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CBM: Comet, Instant Analysis, King Kong, Shalom

 

Matrix: SGTJ-A / B

Based on the label I would date this to 1973 but it may exist with other labels and in different insert/cover variations.

I could not list this one when I tried to cover all of the Contraband releases, as it’s one of the rarer ones and I only had a small image of it taken from a sales list of the Warehouse record store in Tokyo (now closed in that location).

This is mostly a pirate release.

Track list (taken from HW, so likely incorrect in places):

S1: Not Yet / She’s Gone (But Morning Lives On) / Tear Jerker / Teenage Fool / High School Dance Instrumental / Dancing Wild
S2: Pretty Boy / Two Teenagers / Please Answer / High School Dance Instrumental 2 / 59th St. Bridge Song* / Feeling Groovy* / Cloudy*

The first 10 tracks were supposedly recorded by Simon & Garfunkel in the second half of the 1950’s when they called themselves Tom & Jerry. I looked hard and was only able to confirm three of the titles on compilations released decades later. The tracks marked ‘* ‘ were taken from their appearances on the Smothers Brothers Comedy Hour TV show in 1967 (in season 1, episode 14 – taped in May – and season two, episode 107, taped in October ’67).

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Likely a copy of this early, ca. 1971, Contraband release (the use of “Microgroove” gives it away) that I had not been aware of so far. HW didn’t mention it (on the other hand, they mention a version called Solo ’65 that I cannot confirm exists):

 A further clue is HW’s quality rating for the WCF album: “Vgs, hissing”. Clearly, this was a couple of generations removed from the original.

In a past eBay auction this CBM album was mis-identified as an advance pressing of the official album due to the stamped title. A rare but funny misunderstanding (for those hip to the world of bootlegs).

For comparison purposes, here is another CBM title released around the same time:

Hendrix Munia yel

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The official release from August 1965:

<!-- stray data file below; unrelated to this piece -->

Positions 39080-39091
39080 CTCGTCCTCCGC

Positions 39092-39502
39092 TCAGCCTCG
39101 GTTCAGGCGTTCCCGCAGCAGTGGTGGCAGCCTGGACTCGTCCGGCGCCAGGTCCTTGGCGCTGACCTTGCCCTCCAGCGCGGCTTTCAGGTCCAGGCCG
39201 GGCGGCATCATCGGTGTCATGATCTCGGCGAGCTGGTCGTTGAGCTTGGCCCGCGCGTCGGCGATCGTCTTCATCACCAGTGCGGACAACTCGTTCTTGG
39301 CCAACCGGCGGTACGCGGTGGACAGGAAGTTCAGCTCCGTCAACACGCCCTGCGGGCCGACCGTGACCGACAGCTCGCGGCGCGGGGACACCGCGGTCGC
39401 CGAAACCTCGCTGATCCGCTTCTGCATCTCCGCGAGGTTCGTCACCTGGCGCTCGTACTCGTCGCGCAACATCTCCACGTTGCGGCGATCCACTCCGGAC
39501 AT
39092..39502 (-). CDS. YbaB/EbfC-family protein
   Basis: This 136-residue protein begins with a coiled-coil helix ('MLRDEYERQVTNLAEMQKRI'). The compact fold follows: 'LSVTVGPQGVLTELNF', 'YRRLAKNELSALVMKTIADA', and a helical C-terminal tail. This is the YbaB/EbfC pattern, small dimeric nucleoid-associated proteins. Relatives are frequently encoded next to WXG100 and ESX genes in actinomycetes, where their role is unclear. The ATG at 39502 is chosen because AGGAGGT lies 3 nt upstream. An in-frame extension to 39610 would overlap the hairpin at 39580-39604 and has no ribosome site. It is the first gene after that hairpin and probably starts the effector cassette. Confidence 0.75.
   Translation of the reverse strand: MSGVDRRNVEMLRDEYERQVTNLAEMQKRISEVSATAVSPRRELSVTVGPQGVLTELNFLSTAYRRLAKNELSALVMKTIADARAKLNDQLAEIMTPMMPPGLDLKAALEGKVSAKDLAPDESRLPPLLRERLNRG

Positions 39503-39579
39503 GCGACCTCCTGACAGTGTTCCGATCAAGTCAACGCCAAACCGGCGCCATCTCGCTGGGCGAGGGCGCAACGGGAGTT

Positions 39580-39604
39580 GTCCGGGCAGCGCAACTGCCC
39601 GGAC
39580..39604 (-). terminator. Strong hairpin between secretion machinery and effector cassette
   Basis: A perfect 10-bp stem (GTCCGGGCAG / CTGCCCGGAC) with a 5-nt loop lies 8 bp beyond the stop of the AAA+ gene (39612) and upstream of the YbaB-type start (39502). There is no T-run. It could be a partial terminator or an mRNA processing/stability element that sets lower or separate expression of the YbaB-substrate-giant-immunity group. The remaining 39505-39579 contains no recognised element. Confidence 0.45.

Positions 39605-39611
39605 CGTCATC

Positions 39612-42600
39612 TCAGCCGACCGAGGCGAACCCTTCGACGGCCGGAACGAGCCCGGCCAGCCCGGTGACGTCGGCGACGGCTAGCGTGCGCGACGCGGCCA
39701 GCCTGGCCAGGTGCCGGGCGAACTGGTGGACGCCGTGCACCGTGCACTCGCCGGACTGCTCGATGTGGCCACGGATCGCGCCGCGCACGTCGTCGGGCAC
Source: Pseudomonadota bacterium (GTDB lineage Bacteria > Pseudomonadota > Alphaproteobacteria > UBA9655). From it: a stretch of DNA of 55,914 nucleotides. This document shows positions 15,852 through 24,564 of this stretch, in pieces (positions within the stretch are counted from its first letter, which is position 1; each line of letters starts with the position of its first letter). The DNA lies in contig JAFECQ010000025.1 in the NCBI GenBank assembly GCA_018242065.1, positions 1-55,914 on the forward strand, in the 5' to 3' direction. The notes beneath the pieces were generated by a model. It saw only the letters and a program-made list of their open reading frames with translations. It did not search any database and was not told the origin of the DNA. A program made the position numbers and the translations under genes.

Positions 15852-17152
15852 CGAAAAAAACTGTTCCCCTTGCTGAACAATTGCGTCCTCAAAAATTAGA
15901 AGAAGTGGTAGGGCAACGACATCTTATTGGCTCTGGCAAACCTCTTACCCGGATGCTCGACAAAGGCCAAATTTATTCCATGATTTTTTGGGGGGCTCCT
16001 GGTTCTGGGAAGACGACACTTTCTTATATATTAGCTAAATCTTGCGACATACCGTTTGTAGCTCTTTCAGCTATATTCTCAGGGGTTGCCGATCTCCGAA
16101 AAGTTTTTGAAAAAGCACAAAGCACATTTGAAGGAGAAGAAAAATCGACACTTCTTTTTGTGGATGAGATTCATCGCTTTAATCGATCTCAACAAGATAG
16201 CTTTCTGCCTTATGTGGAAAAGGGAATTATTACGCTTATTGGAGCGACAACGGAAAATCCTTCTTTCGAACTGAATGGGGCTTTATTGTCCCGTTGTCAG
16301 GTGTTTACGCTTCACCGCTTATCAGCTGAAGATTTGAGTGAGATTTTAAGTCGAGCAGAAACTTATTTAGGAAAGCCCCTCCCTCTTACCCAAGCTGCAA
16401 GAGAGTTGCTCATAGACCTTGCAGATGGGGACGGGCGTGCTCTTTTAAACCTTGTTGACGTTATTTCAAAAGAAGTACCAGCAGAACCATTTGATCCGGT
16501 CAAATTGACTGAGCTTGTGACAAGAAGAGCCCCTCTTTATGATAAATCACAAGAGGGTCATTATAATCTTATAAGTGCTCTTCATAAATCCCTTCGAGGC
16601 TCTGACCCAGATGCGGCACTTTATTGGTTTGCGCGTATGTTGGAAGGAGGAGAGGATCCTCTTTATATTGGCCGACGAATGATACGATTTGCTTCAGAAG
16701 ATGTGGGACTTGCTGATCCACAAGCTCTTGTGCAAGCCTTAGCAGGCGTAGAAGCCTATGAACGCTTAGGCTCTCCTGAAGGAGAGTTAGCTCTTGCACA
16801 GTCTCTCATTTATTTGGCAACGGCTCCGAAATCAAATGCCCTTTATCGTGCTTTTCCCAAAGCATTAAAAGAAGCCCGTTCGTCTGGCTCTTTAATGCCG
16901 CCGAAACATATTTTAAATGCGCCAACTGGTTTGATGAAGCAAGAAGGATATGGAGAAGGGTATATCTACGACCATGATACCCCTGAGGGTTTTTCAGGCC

Apparently, the story goes that Simon spent a lot of time in London in the summer of ’65 and as his album with Garfunkel, Wednesday Morning, 3 A.M. had not been released in the UK (yet), he decided to record his own solo album, which would get a limited release in the Commonwealth countries (UK, CAN, AUS, NZ) only. By the time rock bootlegs had been invented this made the album attractive for those in the US not minding to get involved in a bit of piracy, despite the flagrant copyright violation.

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Even TMOQ could not resist and released their own re-sequenced version around May of 1971.

A1  Kathy’s Song
A2  He Was My Brother
A3  Flowers Never Bend with the Rainfall
A4  The Side of a Hill
A5  A Simple Desultory Philippic
A6  Patterns
B1  A Most Peculiar Man
B2  I Am a Rock
B3  A Church Is Burning
B4  April Come She Will
B5  Leaves That Are Green
B6  The Sound of Silence

Here are early versions from ’71/2:

And later ones:

 

I have never seen an insert for this nor a smoking pig label version. Do they exist?

 

Matrix : 1806 A  /  1806 B

 

 

Matrix: 1807 – A   /  1807 – B

WCF did some of the worst ever “song title mangling” bootleggers sometimes committed as they were not familiar with an artist’s repertoire, on the blue volume: “Moonoge Dyelseom”, “Gene Genie” and “Luffragete City”.

I do believe WCF made this first available in the form of single albums (just like TMOQ did) only to be distinguished by their color but a double version also appears to have been made:

 

 

Year of release: 1973, perhaps late spring or middle of the year

Reissued ca. 1974/5 with a redesigned cover: